In terms of reaching PASI 90, the biologic treatments anti-IL17, anti-IL12/23, anti-IL23, and anti-TNF alpha were significantly more effective than the small molecules and conventional systemic agents. Small molecules were associated with a higher chance of reaching PASI 90 compared to conventional systemic agents.

There were no significant differences between all of the interventions and placebo regarding the risk of serious adverse effects. Major adverse cardiac events, serious infections, or malignancies were reported in both the placebo and intervention groups. Nevertheless, the SAEs analyses were based on a very low number of events with low to very low certainty for just over half of the treatment estimates in total, moderate for the others. Thus, the authors note that results have to be considered with caution.

Considering both efficacy and acceptability, highly effective treatments also had more SAEs compared to the other treatments, and ustekinumab, infliximab, and certolizumab appeared to have the better trade-off between efficacy and acceptability, the study findings suggest.

Maui Derm: New Data Validates First IGA Scale for EBS Clinical Trials

Data from an evaluation of a completed Phase 2 study of diacerein 1% ointment (CCP-020) for the treatment of epidermolysis bullosa simplex (EBS) validate the first disease-specific Investigator’s Global Assessment (IGA) scale, Castle Creek Pharmaceuticals (CCP) reported at the Maui Derm meeting last month.

CCP recently announced the development of a novel five-point IGA scale for overall clinical assessment that defines EBS-involved skin as Clear, Near Clear, Mild, Moderate, and Severe based on the presence or absence of blisters and factors including blister size, erosions, crusting and erythema. The previous Phase 2 study of CCP-020 used blister count reduction as the primary efficacy endpoint, due to the absence of an instrument for clinicians evaluating the effects of pharmacological interventions on overall disease severity for people living with EBS.

To validate the new scale, investigators reviewed blinded photographs of affected body locations obtained from patients at each visit during the Phase 2 study. The primary endpoint was the proportion of patients with moderate to severe lesions who achieved treatment success, defined as an IGA score of 0 or 1 on a 5-point scale at week 16 of treatment with at least a 2-point reduction in the IGA score compared to baseline. Additional clinical endpoints included the proportion of patients with a 2-point reduction from baseline to week 16 and mean decrease in IGA score.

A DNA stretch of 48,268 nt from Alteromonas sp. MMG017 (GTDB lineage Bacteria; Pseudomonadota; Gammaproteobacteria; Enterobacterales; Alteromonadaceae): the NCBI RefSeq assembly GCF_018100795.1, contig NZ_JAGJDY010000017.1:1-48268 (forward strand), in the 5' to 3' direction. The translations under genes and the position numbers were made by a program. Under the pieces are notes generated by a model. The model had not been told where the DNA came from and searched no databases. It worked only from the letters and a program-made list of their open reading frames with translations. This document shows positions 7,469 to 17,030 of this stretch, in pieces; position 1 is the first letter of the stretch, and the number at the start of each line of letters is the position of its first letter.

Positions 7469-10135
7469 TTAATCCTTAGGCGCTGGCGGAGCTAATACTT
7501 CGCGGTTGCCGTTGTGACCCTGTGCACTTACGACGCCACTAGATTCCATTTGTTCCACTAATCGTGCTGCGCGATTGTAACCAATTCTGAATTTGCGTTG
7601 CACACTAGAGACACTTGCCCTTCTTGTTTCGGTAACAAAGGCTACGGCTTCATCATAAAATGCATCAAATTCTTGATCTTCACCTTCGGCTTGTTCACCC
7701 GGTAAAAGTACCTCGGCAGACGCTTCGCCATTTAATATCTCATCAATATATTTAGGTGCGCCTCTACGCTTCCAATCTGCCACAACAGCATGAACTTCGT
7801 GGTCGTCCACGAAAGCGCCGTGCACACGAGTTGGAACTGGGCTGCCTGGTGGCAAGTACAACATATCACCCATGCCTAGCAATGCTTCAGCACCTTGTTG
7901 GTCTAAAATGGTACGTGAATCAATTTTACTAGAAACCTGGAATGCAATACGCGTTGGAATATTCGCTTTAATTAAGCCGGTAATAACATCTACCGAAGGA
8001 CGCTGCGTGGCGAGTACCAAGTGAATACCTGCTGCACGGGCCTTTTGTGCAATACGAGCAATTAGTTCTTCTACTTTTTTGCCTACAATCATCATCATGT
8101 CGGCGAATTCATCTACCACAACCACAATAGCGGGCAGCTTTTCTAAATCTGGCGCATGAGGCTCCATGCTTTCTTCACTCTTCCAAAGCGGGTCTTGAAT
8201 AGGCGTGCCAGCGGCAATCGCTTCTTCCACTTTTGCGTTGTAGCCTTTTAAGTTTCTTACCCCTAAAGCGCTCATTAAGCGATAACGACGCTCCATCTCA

There was a significantly higher proportion of moderate to severe treated lesions that reached Clear or Near Clear status and at least a 2-point reduction from baseline, the study showed. The proportion of lesions treated with CCP-020 with only a 2-point reduction in IGA score also trended higher compared to control lesions. A greater mean reduction in IGA score from baseline to week 16 was achieved for lesions treated with CCP-020 versus control.

CCP plans to include the IGA scale in the analysis of the overall disease severity in patients with moderate-to-severe EBS in the ongoing Phase 3 DELIVERS study evaluating the safety and efficacy of CCP-020.

Research Elucidates LIGHT’s Role in AD

LIGHT, a member of the tumor necrosis factor (TNF) super family, directly controls the hyperproliferation of keratinocytes as well as the expression of periostin, a protein that contributes to the clinical features of atopic dermatitis and other inflammatory skin diseases such as scleroderma, report researchers from La Jolla Institute in California.

“Periostin is being used in the clinic as a marker for allergic diseases such as asthma as well as atopic dermatitis,” explains senior author Michael Croft, PhD, professor and head in the Division of Immune Regulation, in a news release. “The fact that LIGHT acts upstream of periostin and is controlling its production really reinforces the idea that this is potentially a very good clinical target for treatment of atopic dermatitis and other inflammatory skin diseases.”

A therapeutic antibody that neutralizes the activity of LIGHT successfully suppressed disease symptoms after they first appeared, suggesting that therapies based on blocking LIGHT may add a valuable treatment option for patients with severe eczema.

LIGHT is a cytokine primarily produced by T cells and exerts its function through two receptors, HVEM and LTbR.

In an earlier study, Rana Herro, PhD, an instructor in the Croft lab and lead author on both studies, had shown that LIGHT plays a key role in skin inflammation in scleroderma. But whether LIGHT signaling is also involved in other types of skin inflammation was unknown.